“Owners of closely held businesses … are splitting operations apart, reclassifying them and re-categorizing their activities, all in an effort to get as much of their income taxed at the new low rates as possible. The legislation contains more uncertainties than usual for a tax overhaul because of the speed of its drafting, which left little opportunity for the public and congressional scrutiny that often identifies confusion in bills.

“Tax experts are searching for moves business owners can make that will disrupt their businesses the least, while best qualifying for new tax breaks Congress has dangled. The private sector’s old game of cat-and-mouse with the Internal Revenue Service and Congress, in other words, is intensifying, and is likely to play out over years in regulations, audits, appeals, and litigation.”

Continue reading at WSJ.com | “Crack and Pack: How Companies are Mastering the New Tax Code”


 

 

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Use this IRS Withholding Calculator to Perform a Quick Paycheck Checkup | 2018 https://smallbusiness.com/taxes/irs-withholding-calculator/ Wed, 28 Mar 2018 18:37:44 +0000 https://smallbusiness.com/?p=31259

Important to note: While the withholding calculator works for most taxpayers, people with more complex tax situations, including many types of small business owners, should use the instructions in Publication 505, Tax Withholding and Estimated Tax, expected to be updated in early spring, 2018. (Link to the latest version of Publication 505.)


The IRS encourages everyone to use the withholding calculator to perform a quick “paycheck checkup.”  This is even more important this year because of recent changes to the tax law for 2018. The calculator helps you identify a taxpayer’s tax withholding to make sure you have the right amount of tax withheld from your paycheck at work. While you should always seek help from your tax preparer or accountant regarding taxes, this IRS tool can be even more helpful this year because of recent changes to the tax law for 2018. (If you haven’t used the IRS withholding calculator previously, see information on this page, below the link to the calculator.)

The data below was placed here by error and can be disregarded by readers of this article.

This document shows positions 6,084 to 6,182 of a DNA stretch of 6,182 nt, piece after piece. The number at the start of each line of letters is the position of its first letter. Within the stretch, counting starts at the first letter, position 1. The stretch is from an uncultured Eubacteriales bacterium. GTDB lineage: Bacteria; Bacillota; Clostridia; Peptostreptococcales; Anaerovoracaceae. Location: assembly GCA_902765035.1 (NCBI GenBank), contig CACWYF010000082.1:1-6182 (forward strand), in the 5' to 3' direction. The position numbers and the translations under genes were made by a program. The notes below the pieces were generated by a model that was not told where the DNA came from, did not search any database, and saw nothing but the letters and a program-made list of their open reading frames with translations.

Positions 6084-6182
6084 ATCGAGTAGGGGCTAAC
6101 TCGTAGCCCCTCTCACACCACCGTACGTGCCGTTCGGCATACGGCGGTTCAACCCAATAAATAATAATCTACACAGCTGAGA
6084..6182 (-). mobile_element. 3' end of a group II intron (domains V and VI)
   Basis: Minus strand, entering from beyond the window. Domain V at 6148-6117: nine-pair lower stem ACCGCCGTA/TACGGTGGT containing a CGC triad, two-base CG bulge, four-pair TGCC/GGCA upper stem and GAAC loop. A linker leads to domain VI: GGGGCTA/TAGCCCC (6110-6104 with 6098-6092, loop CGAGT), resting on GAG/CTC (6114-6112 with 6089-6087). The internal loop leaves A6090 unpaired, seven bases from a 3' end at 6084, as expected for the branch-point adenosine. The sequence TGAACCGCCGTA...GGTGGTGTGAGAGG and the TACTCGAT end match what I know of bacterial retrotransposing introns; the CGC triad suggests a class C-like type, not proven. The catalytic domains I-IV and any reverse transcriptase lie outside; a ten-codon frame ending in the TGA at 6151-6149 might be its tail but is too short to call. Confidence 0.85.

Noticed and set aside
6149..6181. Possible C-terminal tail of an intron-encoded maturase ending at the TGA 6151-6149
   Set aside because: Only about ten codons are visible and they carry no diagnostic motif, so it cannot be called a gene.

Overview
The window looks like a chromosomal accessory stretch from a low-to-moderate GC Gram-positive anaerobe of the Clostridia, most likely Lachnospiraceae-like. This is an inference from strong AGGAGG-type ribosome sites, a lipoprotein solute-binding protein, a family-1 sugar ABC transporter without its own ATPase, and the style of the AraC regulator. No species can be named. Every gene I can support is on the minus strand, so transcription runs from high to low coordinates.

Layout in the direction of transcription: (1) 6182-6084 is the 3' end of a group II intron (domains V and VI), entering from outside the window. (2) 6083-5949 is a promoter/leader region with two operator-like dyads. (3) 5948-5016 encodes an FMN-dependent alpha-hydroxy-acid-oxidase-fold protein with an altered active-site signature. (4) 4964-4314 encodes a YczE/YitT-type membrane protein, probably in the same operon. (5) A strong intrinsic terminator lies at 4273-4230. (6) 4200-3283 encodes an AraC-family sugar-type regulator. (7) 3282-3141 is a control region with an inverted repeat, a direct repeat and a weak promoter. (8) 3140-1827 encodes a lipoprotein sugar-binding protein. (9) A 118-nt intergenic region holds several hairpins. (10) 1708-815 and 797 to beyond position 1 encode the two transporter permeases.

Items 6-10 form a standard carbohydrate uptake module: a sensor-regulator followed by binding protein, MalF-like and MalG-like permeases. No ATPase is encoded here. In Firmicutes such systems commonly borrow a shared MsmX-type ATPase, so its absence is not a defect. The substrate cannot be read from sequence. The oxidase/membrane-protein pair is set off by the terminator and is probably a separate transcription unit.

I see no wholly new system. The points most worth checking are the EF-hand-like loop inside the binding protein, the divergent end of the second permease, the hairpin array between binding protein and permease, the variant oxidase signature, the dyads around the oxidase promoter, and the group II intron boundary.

Ready to start? Click here!

https://apps.irs.gov/app/withholdingcalculator

Note | The withholding calculator does not ask the user for personally identifiable information, such as name, social security number, address, or bank account numbers. The IRS does not save or record the information the taxpayer enters in the calculator.

Withholding calculator video provided by IRS

Why should you check your withholding?

There are several reasons to check your withholding:

  • Checking your withholding can help protect against having too little tax withheld and facing an unexpected tax bill or penalty at tax time next year.
  • At the same time, with the average refund topping $2,800, you may prefer to have less tax withheld up front and receive more in your paychecks.

If you are an employee, the withholding calculator helps you determine whether you need to give your employer a new Form W-4, Employee’s Withholding Allowance Certificate. You can use your results from the calculator to help fill out the form and adjust your income tax withholding.

Plan ahead: Tips for using the calculator

The calculator will ask you to estimate values of your 2018 income, the number of children you will claim for the Child Tax Credit and Earned Income Tax Credit, and other items that will affect your 2018 taxes. This process will take a few minutes.

  • Gather your most recent pay stubs.
  • Have your most recent income tax return handy; a copy of your completed Form 1040 will help you estimate your 2018 income and other characteristics and speed the process.